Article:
I'm trying to debug an issue with a delete query not happening. I've added logging before the query, after the query and I'm logging the return value of the query. Everything looks right, the only problem is that the rows are still in the database.

It's a simple query, I can't see anything wrong with it:

$result = db_delete('cloud_files')
  ->condition('uri', $uri)

I've checked the $uri in every way I possibly can and it's right. I've tried executing the delete query by hand and it works just fine. The table name is correct, the field name is correct, the $uri is correct. I don't know what else to check.

I've used the Devel module to log the queries and while it logs queries that happen both before and after this query, it doesn't log this query at all. However, I've got error_log() calls before and after the query so I know this code is being run and it reports that it is running successfully.

I've even added code to select the data before deleting it and it works!

$select = db_select('cloud_files', 'cf')
                ->condition('uri', $uri)

$entry = $select->fetchAssoc();

error_log("entry: ".print_r($entry, true));

That works, it prints out the row I'm trying to delete.

dqp() doesn't work for delete queries, so I don't know of any way of getting the truly final sql being executed.

I've made sure that if I connect using the mysql command line client from the drupal host with the user/password in the drupal config that all of the commands work.

How do I debug this? What is going wrong?


Is there any kind of transaction happening during a delete action? Could this behavior be the result of those delete queries happening in a transaction that gets aborted?

  • You can cast the query object to a string before calling execute on it to get the raw SQL string, that might help to shed some light
    – Clive
    Commented Jul 19, 2012 at 0:29
  • I tried that, but it doesn't resolve the parameter replacements, so its not the real query. I've gotten sql statement you suggest above and plugged my values into it and it works, but that's not surprising. Commented Jul 19, 2012 at 1:48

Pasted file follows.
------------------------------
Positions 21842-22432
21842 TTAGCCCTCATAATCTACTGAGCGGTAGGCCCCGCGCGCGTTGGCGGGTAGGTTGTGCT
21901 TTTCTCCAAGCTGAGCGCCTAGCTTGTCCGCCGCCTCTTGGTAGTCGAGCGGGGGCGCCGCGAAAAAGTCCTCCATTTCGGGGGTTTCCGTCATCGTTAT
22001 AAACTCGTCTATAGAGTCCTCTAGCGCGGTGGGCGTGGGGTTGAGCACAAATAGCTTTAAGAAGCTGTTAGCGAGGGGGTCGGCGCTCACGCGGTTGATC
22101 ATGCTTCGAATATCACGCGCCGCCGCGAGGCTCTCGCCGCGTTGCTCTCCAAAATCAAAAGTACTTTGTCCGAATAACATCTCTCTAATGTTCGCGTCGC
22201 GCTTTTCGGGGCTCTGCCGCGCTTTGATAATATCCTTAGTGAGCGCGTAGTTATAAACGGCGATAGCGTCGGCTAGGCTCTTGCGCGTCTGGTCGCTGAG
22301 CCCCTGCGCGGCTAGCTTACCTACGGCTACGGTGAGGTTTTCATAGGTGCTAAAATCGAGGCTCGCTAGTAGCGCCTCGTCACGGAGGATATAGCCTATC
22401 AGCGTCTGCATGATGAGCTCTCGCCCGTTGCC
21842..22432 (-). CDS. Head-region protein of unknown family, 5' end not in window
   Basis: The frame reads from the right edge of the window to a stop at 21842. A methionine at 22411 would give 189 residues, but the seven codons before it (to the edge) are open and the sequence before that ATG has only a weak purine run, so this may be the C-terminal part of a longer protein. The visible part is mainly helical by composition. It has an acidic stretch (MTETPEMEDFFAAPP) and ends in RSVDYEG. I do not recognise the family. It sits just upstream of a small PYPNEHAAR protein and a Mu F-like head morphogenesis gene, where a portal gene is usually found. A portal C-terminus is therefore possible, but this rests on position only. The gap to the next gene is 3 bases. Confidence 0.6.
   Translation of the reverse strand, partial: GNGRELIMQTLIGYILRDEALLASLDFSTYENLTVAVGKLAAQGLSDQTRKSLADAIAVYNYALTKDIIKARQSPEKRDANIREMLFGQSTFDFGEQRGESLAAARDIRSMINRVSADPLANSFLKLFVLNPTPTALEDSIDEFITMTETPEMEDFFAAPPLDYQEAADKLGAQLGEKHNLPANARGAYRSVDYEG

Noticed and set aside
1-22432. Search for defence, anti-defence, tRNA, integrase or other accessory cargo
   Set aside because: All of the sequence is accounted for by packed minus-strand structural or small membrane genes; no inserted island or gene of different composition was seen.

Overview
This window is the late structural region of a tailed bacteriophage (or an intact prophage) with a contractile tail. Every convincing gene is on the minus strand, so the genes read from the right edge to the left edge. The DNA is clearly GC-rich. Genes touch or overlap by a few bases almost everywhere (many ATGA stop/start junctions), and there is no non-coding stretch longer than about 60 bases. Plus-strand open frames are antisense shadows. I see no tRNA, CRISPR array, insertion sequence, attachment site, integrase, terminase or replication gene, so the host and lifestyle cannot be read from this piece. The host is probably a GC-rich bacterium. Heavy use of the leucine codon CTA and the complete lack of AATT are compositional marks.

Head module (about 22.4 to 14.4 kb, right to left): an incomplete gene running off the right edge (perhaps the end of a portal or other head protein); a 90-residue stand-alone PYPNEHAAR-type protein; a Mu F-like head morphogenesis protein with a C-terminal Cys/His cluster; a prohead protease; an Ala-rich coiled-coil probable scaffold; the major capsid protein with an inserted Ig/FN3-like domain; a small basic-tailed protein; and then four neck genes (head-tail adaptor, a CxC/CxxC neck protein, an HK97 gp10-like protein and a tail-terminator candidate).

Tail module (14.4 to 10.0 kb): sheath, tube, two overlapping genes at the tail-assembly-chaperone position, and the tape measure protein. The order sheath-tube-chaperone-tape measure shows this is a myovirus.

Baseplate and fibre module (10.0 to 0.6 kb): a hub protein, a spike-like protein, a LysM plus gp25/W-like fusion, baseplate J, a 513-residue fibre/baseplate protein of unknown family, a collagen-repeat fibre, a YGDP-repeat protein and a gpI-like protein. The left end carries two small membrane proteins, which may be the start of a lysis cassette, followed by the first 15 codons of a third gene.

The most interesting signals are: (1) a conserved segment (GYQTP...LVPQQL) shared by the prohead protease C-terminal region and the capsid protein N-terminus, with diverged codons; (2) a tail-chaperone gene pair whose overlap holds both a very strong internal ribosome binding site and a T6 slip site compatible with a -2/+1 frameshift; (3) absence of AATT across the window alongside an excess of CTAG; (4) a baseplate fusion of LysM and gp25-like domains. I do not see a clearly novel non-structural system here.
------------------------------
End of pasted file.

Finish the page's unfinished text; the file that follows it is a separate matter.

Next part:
• 1
    Perhaps you could use some hook like hook_query_alter() to display the final query that will be executed? Commented Jul 19, 2012 at 4:14
  • @KristerAndersson: Delete queries don't invoke that hook.
    – Berdir
    Commented Jul 19, 2012 at 7:23
  • Wild stab in the dark...any chance you've created the table in question manually and forgotten to grant DELETE permissions to the user that Drupal is using to connect to the db? Also, try running a db_query('DELETE FROM...'); directly and see if you get the same problem. That runs a flat query string against the db, if it doesn't work I'd say the problem is with the MySQL server somewhere
    – Clive
    Commented Jul 19, 2012 at 7:49

2 Answers 2


With a problem like this, you may need to turn on MySQL query logging. Once logging is enabled, put a noticeable query right before and after your DELETE query (do you can have something easy to search for), check the logs, and go from there. Just be sure to disable logging when you are done. It can kill performance and also fill up the disk pretty quickly.

  • You can also enable the devel query log, that is as late as possible and allows to switch between displaying placeholders and the actual values.
    – Berdir
    Commented Jul 19, 2012 at 7:24
  • @KennyWyland mentioned using the Devel log already. This suggestion would be the next step to see what is actually going on.
    – mpdonadio
    Commented Jul 19, 2012 at 10:37
  • @KennyWyland, I take it you saw the transaction here and not the drupal devel log?
    – mpdonadio
    Commented Jul 19, 2012 at 17:06
  • I started trying to just trace through the node delete process and in node_delete() I saw the db_transaction() call. I didn't find it using the query logging, but I felt your answer was the actual answer to "how to debug a delete query in drupal" even though it wasn't the thing that truly solved my problem. Commented Jul 19, 2012 at 17:12

It turns out that my guess was right about a db transaction getting aborted. node_delete() begins a transaction and the action was being aborted after 2 minutes (there are a LOT of files to delete from CloudFiles and it took too long and the php process was killed). So, while the delete queries were issued, they were issued inside a transaction that got automatically rolled back.

Your Answer

By clicking “Post Your Answer”, you agree to our terms of service and acknowledge you have read our privacy policy.

Not the answer you're looking for? Browse other questions tagged or ask your own question.